The idea of transracialism had been rejected out of hand by the cultural left. Some worried — as many cultural conservatives indeed hoped — that this seemingly absurd idea might undermine the legitimacy of transgender claims. Others argued that if self-identification were to replace ancestry or phenotype as the touchstone of racial identity, this would encourage “racial fraud” and cultural appropriation. Because race has always been first and foremost an externally imposed classification, it is understandable that the idea of people declaring themselves transracial struck many as offensively dismissive of the social realities of race…

Read the entire article here.

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The Philosophy Of Multiracial Identity Vs. The Cult Of Antiracism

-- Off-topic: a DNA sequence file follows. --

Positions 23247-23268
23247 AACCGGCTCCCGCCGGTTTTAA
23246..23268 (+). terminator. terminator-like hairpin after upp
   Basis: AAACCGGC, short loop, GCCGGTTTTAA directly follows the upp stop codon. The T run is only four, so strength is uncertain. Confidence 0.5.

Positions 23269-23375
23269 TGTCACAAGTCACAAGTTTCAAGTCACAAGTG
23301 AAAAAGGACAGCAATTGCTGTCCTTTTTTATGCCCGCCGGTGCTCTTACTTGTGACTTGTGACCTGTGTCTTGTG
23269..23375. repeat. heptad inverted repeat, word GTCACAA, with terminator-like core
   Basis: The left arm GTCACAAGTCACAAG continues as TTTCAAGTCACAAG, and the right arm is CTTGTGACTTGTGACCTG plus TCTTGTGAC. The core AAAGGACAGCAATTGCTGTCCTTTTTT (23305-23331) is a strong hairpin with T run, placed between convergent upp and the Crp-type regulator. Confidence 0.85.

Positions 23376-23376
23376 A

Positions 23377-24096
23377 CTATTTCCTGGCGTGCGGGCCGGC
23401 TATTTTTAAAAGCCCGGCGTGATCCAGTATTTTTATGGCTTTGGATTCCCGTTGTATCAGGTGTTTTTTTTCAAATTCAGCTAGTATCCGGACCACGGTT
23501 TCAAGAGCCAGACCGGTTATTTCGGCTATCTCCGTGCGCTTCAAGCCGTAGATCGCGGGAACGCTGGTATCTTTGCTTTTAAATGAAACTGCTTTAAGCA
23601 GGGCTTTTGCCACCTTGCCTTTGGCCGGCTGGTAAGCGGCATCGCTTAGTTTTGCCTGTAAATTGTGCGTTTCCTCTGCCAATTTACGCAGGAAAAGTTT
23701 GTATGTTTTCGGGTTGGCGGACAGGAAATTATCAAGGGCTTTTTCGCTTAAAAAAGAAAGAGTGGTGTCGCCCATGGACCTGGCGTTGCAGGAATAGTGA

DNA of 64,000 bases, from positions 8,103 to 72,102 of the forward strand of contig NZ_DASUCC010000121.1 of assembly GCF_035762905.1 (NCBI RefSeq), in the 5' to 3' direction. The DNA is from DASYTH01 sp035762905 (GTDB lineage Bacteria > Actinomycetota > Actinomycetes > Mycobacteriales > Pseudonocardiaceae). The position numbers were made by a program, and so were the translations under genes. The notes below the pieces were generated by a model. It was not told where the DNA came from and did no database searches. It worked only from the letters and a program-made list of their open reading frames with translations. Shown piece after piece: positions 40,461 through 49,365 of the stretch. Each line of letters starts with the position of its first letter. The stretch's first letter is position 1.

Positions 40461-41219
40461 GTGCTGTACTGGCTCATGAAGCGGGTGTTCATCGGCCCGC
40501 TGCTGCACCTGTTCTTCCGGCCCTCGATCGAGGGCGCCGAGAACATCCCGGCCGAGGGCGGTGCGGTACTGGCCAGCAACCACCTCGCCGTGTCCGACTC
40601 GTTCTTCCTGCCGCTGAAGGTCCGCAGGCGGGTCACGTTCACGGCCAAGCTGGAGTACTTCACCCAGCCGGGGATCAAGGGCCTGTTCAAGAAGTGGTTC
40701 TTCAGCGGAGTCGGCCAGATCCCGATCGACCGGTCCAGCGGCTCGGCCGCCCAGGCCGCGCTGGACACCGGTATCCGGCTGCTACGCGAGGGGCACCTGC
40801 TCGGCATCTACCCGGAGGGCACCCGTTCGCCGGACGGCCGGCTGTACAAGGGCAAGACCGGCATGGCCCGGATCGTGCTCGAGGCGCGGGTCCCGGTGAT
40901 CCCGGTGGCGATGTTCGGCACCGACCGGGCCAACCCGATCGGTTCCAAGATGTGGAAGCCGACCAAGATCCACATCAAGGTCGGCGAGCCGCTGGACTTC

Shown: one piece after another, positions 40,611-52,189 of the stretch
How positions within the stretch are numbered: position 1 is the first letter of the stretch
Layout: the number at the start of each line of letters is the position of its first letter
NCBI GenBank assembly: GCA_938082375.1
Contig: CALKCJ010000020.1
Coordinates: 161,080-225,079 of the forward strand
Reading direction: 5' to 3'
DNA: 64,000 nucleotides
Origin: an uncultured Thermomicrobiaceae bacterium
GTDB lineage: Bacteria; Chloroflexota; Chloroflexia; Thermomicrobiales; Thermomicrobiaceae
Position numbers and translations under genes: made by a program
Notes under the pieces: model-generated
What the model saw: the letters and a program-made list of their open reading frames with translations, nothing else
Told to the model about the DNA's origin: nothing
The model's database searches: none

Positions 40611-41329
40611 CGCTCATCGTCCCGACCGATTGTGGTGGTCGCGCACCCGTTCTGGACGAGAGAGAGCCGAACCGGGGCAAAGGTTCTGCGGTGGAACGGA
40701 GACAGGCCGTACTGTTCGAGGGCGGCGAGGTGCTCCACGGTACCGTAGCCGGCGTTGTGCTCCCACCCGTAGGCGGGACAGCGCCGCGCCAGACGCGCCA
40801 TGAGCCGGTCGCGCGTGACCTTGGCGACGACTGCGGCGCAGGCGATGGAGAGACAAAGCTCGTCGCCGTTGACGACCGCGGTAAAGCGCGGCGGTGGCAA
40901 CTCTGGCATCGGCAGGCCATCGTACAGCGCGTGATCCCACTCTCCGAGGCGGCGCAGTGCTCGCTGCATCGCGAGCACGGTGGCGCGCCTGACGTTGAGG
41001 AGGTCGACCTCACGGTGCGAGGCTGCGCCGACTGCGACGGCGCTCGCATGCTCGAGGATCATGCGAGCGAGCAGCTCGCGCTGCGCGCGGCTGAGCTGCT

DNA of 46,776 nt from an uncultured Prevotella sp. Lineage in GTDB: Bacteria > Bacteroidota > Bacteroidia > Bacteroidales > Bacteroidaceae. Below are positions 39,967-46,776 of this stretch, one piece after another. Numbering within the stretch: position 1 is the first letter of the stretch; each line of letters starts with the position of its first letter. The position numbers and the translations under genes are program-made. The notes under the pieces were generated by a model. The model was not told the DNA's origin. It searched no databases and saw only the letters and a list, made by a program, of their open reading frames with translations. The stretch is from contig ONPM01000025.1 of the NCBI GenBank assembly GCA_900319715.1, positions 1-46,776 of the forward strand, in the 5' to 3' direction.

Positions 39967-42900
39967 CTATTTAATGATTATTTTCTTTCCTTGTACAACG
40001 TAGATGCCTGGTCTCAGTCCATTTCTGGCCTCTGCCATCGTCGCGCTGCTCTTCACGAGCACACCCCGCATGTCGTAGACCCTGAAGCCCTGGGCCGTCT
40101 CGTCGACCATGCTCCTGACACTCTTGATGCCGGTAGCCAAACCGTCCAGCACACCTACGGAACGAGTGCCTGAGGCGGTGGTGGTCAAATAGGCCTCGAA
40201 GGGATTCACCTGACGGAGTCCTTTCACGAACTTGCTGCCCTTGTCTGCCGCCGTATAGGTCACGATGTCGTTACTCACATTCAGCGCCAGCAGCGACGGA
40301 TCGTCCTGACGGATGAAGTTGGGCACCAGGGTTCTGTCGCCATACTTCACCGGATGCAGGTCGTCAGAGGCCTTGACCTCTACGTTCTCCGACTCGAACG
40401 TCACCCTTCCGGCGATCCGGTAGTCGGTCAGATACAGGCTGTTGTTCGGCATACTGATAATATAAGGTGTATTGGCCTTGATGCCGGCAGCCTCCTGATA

Posted in Articles, Media Archive, Philosophy, United States on 2017-05-05 22:57Z by Steven

The Philosophy Of Multiracial Identity Vs. The Cult Of Antiracism

The Daily Caller
2017-05-03

Charles Michael Byrd, Freelance Writer
Queens, New York

Born the illegitimate, white-looking son of a dark-skinned woman in a small Virginia town in the 1950s, I squandered countless years wandering in the darkest mental ignorance before ultimately discovering that my atma-dharma (the natural devotional inclination of the soul or atma) or purpose on this planet was not to be a loyal servant to racial identity politics. Our eternal atma-dharma has nothing to do with the dharma of body, dynasty, caste or race. Those falsely identifying the body as the real self cannot fathom this.

That racial inheritance made me keenly aware, however, of the struggles multiracials endure regarding personal identification in a society that has only grudgingly begun publicly accepting the notion of hybridity. Even Barack Obama spent eight years on the global stage identifying exclusively as black, although the entire world knew of his white mother.